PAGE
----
Interaction with the criminal justice system exacts substantial costs on human potential, and alternative practices are emerging to address this social issue. This research explores the integration of creative and expressive arts in a young adult problem-solving court. The Young Adult Diversion Court (YADC) was created to help young adults 17- 20 years of age complete requirements for probation. Successful completion of the program provides participants the opportunity for the initial criminal charge to be dismissed and made non-public on the criminal record. This qualitative study is informed by interpretive interactionism and narrative inquiry to provide a method to understand the lived experience of participants in the context of a problem- solving court. The purpose of this study is to explore how and why the YADC integrated creative and expressive arts to promote positive outcomes for young adults. Further, this study examines the lived experience of young adult participants and the perceived benefits of participation in creative and expressive arts programming.
While there is an increasing body of literature which has outlined a philosophy of problem-solving courts, there is a lack of studies which detail how the courts influence participants, as many problem-solving court and diversion studies are based on outcome variables that measure desistance of criminal behavior. Less is known about participants’ perspectives of how diversion programs foster an environment where individuals may adopt prosocial behavior.
This study illustrates how the YADC employed local community support, used community service, and integrated the creative and expressive arts as an innovative strategy to address the local issue of young adults failing to meet the requirements of probation and ultimately losing their diversion. Multiple perceived benefits resulted from the integration of creative and expressive arts in the YADC. The creative and expressive arts were used as a modality for young adults to rescript their stories, develop their voice, and identify a sense of purpose. Participants felt cared for and supported by staff in the YADC. The use of creative and expressive arts allowed participants to explore their identities, build self-confidence, and learn to regulate their emotions. Further, community service provided participants an opportunity to make positive contributions to the local community, prompting them to reflect on their own lives and integrate societal expectations into future choices.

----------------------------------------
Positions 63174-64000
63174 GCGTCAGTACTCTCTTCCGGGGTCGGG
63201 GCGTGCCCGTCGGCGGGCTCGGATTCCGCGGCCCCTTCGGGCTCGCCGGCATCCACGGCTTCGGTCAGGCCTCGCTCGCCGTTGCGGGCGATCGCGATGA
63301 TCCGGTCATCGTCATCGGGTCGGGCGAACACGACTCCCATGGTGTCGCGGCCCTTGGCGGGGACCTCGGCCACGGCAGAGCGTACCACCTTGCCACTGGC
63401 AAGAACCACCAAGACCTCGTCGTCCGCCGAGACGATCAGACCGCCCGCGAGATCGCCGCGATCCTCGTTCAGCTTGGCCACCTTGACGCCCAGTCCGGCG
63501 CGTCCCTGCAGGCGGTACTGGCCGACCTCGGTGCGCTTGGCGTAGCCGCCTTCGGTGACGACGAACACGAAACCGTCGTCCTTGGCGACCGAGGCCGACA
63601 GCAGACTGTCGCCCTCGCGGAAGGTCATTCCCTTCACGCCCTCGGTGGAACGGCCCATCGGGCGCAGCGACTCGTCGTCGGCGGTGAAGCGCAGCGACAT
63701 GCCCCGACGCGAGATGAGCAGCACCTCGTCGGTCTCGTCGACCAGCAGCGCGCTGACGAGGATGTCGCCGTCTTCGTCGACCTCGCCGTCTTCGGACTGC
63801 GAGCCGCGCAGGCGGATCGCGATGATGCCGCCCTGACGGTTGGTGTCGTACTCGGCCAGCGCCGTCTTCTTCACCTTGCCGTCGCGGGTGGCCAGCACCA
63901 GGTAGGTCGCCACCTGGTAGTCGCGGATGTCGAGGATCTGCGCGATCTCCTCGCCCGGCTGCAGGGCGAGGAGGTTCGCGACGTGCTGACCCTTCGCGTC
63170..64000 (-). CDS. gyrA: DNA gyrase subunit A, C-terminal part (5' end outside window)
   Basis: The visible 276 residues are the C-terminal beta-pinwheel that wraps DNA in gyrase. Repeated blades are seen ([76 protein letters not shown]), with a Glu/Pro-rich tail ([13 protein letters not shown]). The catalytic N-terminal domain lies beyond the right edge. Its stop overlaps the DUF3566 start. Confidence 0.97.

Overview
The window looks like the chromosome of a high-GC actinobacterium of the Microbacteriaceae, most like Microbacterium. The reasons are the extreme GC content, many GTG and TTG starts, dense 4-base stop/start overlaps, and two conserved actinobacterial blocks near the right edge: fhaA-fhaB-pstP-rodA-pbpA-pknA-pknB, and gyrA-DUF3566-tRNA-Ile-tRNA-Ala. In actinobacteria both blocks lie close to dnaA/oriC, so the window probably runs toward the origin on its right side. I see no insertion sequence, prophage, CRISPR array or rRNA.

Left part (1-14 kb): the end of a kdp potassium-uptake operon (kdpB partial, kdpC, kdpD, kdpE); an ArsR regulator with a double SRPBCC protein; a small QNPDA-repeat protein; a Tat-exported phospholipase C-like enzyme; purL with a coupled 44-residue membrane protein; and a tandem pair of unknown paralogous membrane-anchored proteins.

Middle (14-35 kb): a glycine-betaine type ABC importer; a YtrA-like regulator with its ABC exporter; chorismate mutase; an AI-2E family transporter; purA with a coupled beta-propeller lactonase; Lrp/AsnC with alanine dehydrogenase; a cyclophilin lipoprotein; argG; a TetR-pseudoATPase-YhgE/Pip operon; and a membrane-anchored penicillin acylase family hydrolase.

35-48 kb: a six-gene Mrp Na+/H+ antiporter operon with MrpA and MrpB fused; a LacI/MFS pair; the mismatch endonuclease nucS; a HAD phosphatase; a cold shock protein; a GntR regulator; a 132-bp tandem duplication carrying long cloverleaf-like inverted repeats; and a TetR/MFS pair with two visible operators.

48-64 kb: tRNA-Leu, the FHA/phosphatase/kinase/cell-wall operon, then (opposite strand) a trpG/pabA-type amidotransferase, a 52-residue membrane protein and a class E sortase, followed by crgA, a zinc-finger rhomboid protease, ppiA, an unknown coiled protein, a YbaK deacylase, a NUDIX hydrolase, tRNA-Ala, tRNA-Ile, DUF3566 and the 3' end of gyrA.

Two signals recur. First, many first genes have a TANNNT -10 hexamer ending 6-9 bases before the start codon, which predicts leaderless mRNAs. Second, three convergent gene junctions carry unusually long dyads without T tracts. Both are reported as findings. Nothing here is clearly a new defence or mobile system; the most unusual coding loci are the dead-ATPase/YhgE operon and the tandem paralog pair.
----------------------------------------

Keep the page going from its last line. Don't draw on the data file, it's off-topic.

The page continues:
This study tells the story of an innovative intervention in the criminal justice system, and the young adults share their own stories as they came into contact and were involved in this system. The findings presented in this study confirm and extend previous research through the systematic study of how the YADC integrated and delivered creative and expressive arts programming, and how young adult participants experienced this intervention. Unlike previous studies, this study focused directly on presenting young adult perspectives and contributes to our understanding of how they perceive benefits of program participation. This research suggests the potential of alternative approaches in the criminal justice system that intervene in the lives of young adults and that help them rewrite their own life stories.